China keeps lending benchmark unchanged
Loan prime rate kept the same after concerns that a cut could fuel already-high debt levels
China has kept its new benchmark lending rate unchanged in an unexpected move that suggests the government is keen to avoid overly loosening monetary policy for fear it may push up already-high debt levels across the economy.
The one-year Loan Prime Rate (LPR) remained at 4.2 per cent. The five-year LPR was fixed at 4.85 per cent, unchanged from September, reports Reuters.
The decision was the third since the People’s Bank of China unveiled the new lending benchmark, which is set by 18 banks. The move came as a surprise; a Reuters poll last week had forecast the rate would be cut to four per cent following reductions in both August and September.
Frances Cheung, head of Asia macro strategy at Westpac in Singapore, said the decision does not mean the constant downward adjustment in the LPR is coming to an end. However, the decision came just days after China reported its third-quarter gross domestic product growth cooling to a near 30-year low.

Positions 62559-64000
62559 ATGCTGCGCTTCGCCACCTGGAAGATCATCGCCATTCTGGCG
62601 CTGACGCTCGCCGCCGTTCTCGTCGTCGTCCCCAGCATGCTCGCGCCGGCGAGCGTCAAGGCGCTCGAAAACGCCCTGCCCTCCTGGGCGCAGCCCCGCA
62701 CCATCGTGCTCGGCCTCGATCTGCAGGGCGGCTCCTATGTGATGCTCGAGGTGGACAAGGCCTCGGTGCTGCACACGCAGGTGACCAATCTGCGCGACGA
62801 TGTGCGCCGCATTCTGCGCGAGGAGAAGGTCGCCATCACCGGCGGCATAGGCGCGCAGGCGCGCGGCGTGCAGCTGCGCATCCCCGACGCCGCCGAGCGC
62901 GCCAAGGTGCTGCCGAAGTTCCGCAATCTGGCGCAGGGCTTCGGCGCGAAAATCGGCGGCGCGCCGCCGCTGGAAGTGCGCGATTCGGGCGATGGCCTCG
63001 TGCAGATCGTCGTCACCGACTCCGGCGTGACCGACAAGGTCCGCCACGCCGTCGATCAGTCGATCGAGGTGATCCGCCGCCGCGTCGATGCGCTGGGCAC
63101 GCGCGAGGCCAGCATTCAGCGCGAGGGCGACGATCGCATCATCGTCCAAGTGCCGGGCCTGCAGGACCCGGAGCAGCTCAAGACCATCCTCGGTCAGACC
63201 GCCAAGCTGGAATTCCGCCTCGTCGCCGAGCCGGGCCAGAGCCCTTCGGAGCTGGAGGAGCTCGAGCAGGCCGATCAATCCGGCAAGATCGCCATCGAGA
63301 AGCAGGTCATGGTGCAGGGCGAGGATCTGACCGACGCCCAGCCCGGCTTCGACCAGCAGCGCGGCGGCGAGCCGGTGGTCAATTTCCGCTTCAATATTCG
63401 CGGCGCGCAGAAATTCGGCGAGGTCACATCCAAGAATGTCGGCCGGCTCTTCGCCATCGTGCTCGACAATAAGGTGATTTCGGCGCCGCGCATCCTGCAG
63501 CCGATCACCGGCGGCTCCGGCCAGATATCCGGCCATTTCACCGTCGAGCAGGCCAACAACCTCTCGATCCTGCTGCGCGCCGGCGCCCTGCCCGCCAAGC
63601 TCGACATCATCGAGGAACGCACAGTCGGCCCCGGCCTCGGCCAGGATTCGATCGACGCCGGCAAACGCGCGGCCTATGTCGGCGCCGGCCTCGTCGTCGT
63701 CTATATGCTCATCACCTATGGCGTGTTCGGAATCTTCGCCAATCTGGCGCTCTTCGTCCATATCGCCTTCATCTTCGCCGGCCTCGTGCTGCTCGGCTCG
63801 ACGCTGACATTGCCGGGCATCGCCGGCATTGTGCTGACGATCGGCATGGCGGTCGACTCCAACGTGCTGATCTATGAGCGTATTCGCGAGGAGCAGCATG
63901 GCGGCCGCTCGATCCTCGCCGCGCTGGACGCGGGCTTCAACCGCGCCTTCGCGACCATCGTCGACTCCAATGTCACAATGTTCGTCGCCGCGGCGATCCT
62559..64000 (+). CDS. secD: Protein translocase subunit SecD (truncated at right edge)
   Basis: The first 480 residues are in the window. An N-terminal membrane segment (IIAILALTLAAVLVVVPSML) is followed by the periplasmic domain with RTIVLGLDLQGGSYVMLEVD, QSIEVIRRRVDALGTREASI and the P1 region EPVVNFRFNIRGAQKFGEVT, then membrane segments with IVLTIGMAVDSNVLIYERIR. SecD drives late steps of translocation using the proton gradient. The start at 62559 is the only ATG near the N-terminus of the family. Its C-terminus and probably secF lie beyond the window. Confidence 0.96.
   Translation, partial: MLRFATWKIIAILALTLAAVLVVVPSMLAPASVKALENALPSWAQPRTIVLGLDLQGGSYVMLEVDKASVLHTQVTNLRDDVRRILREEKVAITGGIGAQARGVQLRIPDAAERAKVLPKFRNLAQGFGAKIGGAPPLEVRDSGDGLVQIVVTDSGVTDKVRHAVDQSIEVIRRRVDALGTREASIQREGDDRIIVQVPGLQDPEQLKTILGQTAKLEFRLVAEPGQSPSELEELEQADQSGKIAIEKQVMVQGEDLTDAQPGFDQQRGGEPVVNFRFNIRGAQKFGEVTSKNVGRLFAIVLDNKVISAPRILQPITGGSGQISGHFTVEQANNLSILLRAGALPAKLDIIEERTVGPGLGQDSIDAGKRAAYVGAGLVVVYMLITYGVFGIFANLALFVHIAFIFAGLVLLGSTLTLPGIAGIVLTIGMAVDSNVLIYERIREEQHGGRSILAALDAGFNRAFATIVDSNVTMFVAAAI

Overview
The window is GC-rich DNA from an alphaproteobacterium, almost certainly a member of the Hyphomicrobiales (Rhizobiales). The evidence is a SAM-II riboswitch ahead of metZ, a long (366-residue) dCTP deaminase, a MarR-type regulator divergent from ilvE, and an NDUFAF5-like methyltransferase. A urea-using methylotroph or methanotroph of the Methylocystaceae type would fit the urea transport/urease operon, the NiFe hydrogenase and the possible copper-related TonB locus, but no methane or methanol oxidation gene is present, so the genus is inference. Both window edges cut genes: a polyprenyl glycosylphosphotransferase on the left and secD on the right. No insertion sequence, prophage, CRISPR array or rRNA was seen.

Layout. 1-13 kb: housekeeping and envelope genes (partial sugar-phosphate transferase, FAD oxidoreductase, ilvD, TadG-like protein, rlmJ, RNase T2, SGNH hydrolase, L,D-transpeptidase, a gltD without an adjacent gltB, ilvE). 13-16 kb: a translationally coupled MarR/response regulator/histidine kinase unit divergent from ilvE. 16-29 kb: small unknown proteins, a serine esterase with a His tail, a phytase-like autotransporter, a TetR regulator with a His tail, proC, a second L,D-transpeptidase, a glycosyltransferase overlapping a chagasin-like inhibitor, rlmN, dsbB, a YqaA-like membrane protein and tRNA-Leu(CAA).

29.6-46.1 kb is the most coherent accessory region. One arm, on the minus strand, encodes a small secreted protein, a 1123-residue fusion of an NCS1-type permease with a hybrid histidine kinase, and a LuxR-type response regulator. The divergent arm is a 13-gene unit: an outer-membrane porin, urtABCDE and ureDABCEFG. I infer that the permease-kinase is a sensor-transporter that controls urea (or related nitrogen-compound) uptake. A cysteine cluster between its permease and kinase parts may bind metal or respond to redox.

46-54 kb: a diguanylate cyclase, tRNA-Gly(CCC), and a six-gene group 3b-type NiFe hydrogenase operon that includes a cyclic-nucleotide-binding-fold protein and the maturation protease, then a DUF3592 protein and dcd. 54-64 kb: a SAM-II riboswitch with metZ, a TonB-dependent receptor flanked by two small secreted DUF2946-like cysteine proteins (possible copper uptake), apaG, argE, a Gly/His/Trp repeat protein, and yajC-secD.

The government relies on fiscal stimulus to combat the current downturn and previously announced trillions of yuan in tax cuts and special local government bonds to finance infrastructure projects.
China’s economic growth could decrease further in 2020, even though the global economy is likely to pick up pace, projects the International Monetary Fund.
In its World Economic Outlook report, the IMF said the Chinese economy could grow 5.8 per cent next year — slower than the 6.1 per cent forecast for 2019. China grew 6.6 per cent last year.